the Senate for permission to ratify it," says the environmentalist group.

In the settlement, EPA agreed to give Bluewater regular reports on its progress in establishing standards for Category 3 engines. The first report will be due in February of this year. EPA is to issue a proposed rule in April 2002 and finalize the standards in January 2003. In addition, if EPA's proposed standards are based on international trade concerns or any factors other than those the statute requires, it must provide Bluewater a detailed explanation of the impact of those factors on the final standard.

Chinese yards cut losses, build orders
China Shipbuilding Industry Corporation (CSIC) produced an industrial output of 11.8 billion yuan in 2000, up 9 percent on an annual basis, to reduce its losses by over 300 million, CSIC president Huang Pingtao announced last week, according to the People's Daily.

[$1 is worth about 8.275 yuan]

The company received orders valued 25.7 billion yuan last year, an increase of 102.4 percent, including shipbuilding orders worth 18.5 billion yuan and ship-repair orders worth 1.23 billion yuan, both doubling the orders in 1999, Huang told the corporation's annual working conference.

According to Huang, CSIC has significantly raised its market share over the past year, and currently it holds shipbuilding orders of 3.46 million tons, valued 29.3 billion yuan.

The CSIC, founded in 1999 and one of China's top two shipbuilding giants, also is the country's biggest enterprise for building military and civilian vessels, as well as maritime projects. It has 170,000 employees.

According to People's Daily, the other Chinese shipbuilding giant, China State Shipbuilding Corporation (CSSC) received 136 new orders valued 16.7 billion yuan in 2000, The corporation also acquired orders for 17 oceangoing ships from domestic clients last year, valued at 4.3 billion yuan, Chen Xiaojin, president of the CSSC said at the company's annual work conference.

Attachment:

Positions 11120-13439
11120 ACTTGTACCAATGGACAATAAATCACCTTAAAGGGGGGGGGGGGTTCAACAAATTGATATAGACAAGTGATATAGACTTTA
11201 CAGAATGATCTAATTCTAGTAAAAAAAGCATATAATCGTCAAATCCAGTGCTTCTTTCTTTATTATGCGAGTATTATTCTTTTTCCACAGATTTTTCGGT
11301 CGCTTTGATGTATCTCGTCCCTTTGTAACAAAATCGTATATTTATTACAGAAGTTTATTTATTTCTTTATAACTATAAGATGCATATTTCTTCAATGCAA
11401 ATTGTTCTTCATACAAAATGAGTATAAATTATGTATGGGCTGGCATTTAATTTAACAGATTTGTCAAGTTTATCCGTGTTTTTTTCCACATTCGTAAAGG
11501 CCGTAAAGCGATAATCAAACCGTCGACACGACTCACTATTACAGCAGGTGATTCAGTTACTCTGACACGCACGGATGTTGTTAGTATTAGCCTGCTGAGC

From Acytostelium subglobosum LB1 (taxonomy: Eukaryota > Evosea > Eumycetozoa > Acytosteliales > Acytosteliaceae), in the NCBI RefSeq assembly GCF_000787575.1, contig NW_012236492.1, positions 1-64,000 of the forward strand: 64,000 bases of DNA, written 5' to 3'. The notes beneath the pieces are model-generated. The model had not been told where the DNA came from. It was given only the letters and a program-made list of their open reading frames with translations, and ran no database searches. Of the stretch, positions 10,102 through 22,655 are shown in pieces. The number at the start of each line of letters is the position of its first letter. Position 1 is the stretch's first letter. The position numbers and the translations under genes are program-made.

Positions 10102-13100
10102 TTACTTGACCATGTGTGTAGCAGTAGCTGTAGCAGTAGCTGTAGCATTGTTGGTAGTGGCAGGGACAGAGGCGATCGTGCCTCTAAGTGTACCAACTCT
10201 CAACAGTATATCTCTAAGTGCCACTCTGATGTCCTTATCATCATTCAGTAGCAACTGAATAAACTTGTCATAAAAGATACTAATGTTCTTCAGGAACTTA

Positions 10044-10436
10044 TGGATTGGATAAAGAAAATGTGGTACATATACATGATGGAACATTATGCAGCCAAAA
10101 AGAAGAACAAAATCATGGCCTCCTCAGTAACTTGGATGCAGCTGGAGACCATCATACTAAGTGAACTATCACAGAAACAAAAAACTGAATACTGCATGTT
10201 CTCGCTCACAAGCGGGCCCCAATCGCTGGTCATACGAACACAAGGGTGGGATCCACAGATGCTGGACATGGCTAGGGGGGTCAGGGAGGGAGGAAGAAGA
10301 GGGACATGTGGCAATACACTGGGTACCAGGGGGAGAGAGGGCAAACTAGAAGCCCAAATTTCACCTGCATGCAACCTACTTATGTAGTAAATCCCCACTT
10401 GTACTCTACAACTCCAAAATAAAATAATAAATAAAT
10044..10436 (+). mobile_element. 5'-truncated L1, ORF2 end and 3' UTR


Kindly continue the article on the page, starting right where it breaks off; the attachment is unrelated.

CSSC includes the Jiangnan Shipyard Group, Hudong Shipbuilding Group and Guangzhou Shipbuilding International Ltd.and employs a total of 95,000 people.

According to Chen, the company generated an industrial output value of 12.06 billion yuan last year, an increase of 3.9 percent on an annual basis, including 7.5 billion yuan from exports, up 15. 4 percent. Total sales income stood at 13.24 billion yuan, up 2.3 percent year on year.
Currently, the CSSC holds in hand orders for 188 ships, which will take two to three years to fulfill. This indicates that China 's shipbuilding industry has overcome the negative effect of the Asian financial crisis, he said.

Kværner considers shipyard merger
Norwegian daily Aftenposten said last week that Kværner has expressed interest in a proposal by Kjell Inge Røkke's rival Aker group to merge Kværner's and Aker's shipyard operations.

"Kværner's main strategy has been to sell its shipbuilding division," the company's chairman Christian Bjelland told Aftenposten. "We've not yet reached that target. We're looking at alternative solutions and (Aker's) suggestion could be interesting." he said. But Bjelland would only go so far as to say the shipbuilding merger was one of several "possible scenarios".

Barge order for Bender
Bender Shipbuilding & Repair Co., Inc, Mobile, Ala., is to build a 150 ft x 60 ft 10,000 bbl capacity well test barge for the Hanover Company of Houston. To be constructed in four months, the barge will be equipped with pumping, generator and separation systems to perform its well test mission. It will be ABS classed and designed and built for international service.